“Podcasts are for sharing information, while our webinars provide training,” Monier continued. “The advantage of static online trainings is that first responders can watch them anytime. They don’t have to wait until a specific time or date for us to send personnel out, and we’re trying to keep each of the trainings to under 30 minutes each. This way, we’re able to reach a lot of people fast.”

This week, the NCBRT/ACE is launching their first animated training video, specifically for law enforcement. It’s brief, just over three minutes, and focuses on how officers can use the elements or time, distance, and shielding to limit possible exposure to the virus and protect themselves and others—especially when making arrests.

“Let’s say you respond to a home and instead of going inside to talk with the person, you ask them to come out of their house,” Jason Krause, associate director of operations and plans, explained. “This is to reduce time spent indoors in a potentially contaminated environment. Also, if officers must engage and detain someone, they should try to put some form of protective mask on the detainee as quickly as possible.”

The NCBRT/ACE also offers trainings on how to handle contaminated evidence, donning and doffing (meaning, how to safely handle your uniform and equipment as you begin and end a shift), and a five-minute webinar, part of the roll call training, called “Safer at Home.”

“A lot of officers are concerned about bringing COVID-19 home with them after work,” Krause said. “With specific techniques, we’re helping them minimize the risk, which also decreases their overall burden of stress.”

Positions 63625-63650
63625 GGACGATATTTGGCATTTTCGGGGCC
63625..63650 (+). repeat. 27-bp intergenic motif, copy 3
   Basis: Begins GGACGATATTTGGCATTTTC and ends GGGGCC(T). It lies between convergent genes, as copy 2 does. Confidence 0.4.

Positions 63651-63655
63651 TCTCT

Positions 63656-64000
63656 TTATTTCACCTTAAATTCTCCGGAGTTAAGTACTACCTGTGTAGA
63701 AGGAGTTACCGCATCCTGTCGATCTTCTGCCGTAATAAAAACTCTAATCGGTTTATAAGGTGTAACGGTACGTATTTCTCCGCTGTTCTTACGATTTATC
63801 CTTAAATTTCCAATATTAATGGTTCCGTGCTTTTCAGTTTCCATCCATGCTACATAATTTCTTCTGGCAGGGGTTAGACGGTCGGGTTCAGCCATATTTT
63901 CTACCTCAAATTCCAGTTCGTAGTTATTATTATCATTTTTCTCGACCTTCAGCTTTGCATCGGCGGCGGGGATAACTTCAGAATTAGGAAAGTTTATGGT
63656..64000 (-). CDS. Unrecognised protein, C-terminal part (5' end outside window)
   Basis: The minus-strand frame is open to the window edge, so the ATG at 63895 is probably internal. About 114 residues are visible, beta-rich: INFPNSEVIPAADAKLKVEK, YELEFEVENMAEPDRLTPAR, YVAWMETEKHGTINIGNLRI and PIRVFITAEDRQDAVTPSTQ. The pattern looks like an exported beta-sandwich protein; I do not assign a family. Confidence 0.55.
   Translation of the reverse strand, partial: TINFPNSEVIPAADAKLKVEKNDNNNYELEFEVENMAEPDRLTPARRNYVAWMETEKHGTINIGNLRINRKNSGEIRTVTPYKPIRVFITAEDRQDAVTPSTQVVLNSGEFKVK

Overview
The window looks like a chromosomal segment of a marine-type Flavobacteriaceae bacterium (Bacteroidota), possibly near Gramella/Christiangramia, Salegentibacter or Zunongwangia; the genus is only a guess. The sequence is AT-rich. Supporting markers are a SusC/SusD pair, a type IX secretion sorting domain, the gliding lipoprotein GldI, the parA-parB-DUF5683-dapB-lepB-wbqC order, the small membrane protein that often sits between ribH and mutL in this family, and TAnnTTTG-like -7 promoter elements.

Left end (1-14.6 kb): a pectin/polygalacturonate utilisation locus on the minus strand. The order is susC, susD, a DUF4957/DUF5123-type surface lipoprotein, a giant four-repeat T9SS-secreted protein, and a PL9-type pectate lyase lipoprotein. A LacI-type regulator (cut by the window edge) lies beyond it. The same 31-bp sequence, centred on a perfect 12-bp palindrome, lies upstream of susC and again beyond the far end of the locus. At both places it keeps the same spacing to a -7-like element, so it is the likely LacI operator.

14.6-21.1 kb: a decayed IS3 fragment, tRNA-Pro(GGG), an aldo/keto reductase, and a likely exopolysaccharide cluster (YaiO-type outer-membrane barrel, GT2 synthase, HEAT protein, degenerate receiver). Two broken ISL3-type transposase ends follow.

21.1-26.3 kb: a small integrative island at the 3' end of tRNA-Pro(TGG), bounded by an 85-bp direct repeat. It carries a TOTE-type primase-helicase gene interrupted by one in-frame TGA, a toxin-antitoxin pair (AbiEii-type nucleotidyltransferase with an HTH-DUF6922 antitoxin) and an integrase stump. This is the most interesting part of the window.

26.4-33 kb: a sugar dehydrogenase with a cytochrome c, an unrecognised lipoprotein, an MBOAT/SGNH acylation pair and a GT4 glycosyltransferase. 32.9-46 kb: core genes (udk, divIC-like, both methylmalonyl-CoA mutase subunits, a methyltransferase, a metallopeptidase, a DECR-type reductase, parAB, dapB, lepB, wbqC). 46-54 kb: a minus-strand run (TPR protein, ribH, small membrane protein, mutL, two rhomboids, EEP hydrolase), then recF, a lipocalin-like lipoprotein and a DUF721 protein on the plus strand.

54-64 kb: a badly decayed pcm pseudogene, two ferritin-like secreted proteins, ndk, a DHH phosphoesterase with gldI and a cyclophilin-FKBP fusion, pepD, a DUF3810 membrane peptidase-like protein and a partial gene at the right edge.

“Even if we come out of COVID-19 in the next couple of months, we’re not ‘done.’ We continue to prepare for the future.”

Jeff Mayne

Stress is a growing issue the NCBRT/ACE hopes to address. They are now developing a new training about first responder mental health in the context of COVID-19.

“We didn’t exactly have these trainings ready to go,” Krause remarked. “We had to rapidly develop them and use our available staff in new ways.”

“Absolutely,” Monier added. “We continue to learn about resources among our staff we didn’t know they had. Before this, we only had one online course, about security in shopping centers for private security personnel and local law enforcement. But this is what we do—we respond to the evolving needs of the response community.”

Previous feedback on NCBRT/ACE biological training indicates that nine out of ten users say the training helped them to better understand the pandemic and feel more prepared to respond. They also say the concepts and skills they learned in the courses helped them do their jobs more effectively. NCBRT/ACE is currently conducting surveys on their new roll call training and, so far, the response has been overwhelmingly positive.

The NCBRT/ACE team, meanwhile, continues to look forward.

“We always think about the long term and try to pay attention to both gaps and successes,” Jeff Mayne, NCBRT/ACE director, concluded. “If or when this happens again, we need a long-term strategy. Even if we come out of COVID-19 in the next couple of months, we’re not ‘done.’ We continue to prepare for the future.”